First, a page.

“We’ve progressed very well; it’s a phased-in approach. As a result of some of the work we were able to achieve a clean audit report an (unqualified audit report) — the first in 25 years. ‘Unqualified’ means a clean and acceptable audit. Prior to that we got ‘qualified’ audit which is not a good audit. The 2017 and the 2018 accounts were ‘unqualified’ accounts – good audits. This means we’re headed in
the right direction.”
More recently, Ms. Mitchell, was among the final players of a team responsible for the New Accounting and Audit Officers career path. “We call it revised, but it’s more like a new career path where accounting staff are in a better place. They can move more quickly through the levels and more opportunities are there for them to advance. We finished it off, tidied it up and got approval. We will leave the accounting and audit staff in a better place than they were.”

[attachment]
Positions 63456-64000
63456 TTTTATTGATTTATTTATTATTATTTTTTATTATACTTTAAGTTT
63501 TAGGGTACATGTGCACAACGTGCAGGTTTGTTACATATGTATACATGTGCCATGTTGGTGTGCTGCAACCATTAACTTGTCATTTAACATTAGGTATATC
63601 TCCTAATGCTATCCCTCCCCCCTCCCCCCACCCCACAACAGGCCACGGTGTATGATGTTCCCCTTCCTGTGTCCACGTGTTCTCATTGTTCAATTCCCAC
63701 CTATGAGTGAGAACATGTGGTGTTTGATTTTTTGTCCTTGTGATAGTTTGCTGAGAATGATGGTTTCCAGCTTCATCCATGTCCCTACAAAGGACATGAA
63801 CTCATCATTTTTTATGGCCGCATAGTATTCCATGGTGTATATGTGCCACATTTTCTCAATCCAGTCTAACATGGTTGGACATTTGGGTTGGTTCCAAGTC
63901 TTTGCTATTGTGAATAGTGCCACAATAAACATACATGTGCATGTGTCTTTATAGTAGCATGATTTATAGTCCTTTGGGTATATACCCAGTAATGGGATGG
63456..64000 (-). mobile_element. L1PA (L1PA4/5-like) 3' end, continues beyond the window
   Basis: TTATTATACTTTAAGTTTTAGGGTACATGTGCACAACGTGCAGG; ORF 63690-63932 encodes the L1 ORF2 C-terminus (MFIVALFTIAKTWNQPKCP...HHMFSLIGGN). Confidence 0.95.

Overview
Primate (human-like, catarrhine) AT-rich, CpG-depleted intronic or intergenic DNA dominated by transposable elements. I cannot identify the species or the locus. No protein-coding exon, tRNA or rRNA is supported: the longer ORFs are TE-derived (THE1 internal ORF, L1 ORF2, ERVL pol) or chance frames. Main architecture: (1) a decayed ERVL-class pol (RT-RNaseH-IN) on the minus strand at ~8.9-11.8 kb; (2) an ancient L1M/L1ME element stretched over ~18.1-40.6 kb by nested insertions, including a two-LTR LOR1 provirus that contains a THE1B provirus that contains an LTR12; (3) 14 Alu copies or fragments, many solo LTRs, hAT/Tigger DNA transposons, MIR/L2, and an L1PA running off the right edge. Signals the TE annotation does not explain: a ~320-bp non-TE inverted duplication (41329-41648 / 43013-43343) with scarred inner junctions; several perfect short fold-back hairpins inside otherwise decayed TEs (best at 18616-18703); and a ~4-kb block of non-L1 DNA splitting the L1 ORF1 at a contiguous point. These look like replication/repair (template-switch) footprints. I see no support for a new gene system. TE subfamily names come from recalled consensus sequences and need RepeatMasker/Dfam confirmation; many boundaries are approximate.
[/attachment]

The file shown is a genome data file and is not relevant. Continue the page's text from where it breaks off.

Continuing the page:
She cherishes the three-year posting as Deputy Director of Finance at the Bahamas Maritime Authority in London and views it as the most “interesting” time in her career.
“I got exposed to how things operate in a large city and worked with professionals from different walks of like – ingratiating in the culture and rich history.”
With a staff complement of 300 throughout ministries and departments, and approximately 100 at the headquarters, Ms. Mitchell views herself as a no- nonsense, authoritative leader.
“I think I’m also democratic — I involve persons in the process. I seek to engage the staff a lot.” Ms. Mitchell believes in inclusion. She allows employees to contribute ideas and makes them feel a part of what is happening. “I’m a firm individual. My door is always open.”
Eugenia Cartwright is Ms. Mitchell’s predecessor but more importantly, her mentor. “As Treasurer for 19 years, I understudied her. I came back in 1999 and served with her for 18 years, I acted as treasurer for 18 years before she demitted office.